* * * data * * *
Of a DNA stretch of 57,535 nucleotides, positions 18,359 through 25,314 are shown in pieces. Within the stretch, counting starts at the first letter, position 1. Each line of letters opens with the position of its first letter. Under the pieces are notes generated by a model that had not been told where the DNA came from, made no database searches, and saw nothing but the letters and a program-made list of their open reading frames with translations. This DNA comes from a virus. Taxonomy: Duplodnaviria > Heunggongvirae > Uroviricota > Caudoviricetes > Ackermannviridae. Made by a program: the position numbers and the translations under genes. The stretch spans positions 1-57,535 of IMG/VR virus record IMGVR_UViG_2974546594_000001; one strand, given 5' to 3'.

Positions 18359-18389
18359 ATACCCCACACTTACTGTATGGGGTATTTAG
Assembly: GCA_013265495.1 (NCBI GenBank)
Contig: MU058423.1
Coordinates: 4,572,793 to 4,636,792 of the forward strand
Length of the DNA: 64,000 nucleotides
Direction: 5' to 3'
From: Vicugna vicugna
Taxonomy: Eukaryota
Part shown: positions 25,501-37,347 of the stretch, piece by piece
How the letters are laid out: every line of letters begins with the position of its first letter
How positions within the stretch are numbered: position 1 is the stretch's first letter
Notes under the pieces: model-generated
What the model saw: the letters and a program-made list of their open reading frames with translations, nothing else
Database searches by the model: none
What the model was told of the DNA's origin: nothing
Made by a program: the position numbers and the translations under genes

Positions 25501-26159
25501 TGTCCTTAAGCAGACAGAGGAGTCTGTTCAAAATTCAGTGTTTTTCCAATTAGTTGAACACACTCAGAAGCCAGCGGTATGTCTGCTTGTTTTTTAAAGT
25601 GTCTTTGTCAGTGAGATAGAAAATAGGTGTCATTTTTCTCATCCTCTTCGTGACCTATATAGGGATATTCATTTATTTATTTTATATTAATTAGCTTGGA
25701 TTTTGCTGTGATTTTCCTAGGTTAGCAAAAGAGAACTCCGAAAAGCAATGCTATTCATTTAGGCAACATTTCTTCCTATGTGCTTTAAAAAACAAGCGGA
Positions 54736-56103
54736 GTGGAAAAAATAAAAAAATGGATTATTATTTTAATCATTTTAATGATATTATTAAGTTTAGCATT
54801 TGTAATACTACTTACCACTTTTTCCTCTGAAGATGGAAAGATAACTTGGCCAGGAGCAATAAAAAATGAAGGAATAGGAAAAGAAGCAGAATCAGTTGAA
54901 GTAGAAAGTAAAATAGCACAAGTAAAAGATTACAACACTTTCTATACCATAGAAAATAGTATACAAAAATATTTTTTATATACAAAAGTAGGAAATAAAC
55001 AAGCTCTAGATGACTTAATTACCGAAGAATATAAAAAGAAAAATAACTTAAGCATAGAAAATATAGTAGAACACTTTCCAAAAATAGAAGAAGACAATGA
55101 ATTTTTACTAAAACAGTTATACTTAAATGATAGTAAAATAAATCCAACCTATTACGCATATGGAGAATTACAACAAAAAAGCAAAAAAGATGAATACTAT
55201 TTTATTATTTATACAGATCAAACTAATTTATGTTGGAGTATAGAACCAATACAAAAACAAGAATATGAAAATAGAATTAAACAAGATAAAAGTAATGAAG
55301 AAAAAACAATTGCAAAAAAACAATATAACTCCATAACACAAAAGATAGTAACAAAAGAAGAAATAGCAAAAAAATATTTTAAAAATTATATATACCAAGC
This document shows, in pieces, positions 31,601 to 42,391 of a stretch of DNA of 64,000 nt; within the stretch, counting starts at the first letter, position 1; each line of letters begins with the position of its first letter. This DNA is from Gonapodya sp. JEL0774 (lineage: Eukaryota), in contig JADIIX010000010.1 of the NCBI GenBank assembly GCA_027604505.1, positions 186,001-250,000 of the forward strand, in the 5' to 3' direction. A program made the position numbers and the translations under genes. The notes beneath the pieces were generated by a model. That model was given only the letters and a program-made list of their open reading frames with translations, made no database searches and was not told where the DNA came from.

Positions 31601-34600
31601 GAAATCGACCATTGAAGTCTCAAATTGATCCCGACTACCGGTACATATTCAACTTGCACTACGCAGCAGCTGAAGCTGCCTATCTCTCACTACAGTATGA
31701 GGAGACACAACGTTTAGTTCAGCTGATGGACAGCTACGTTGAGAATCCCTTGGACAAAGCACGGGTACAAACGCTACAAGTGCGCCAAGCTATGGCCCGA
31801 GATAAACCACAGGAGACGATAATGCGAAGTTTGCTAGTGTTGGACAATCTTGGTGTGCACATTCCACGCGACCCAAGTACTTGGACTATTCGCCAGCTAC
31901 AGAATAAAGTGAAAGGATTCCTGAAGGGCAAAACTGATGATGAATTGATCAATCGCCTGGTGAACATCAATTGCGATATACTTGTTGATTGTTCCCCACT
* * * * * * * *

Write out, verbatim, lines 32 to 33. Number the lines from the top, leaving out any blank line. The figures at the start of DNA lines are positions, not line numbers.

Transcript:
Positions 31601-34600
31601 GAAATCGACCATTGAAGTCTCAAATTGATCCCGACTACCGGTACATATTCAACTTGCACTACGCAGCAGCTGAAGCTGCCTATCTCTCACTACAGTATGA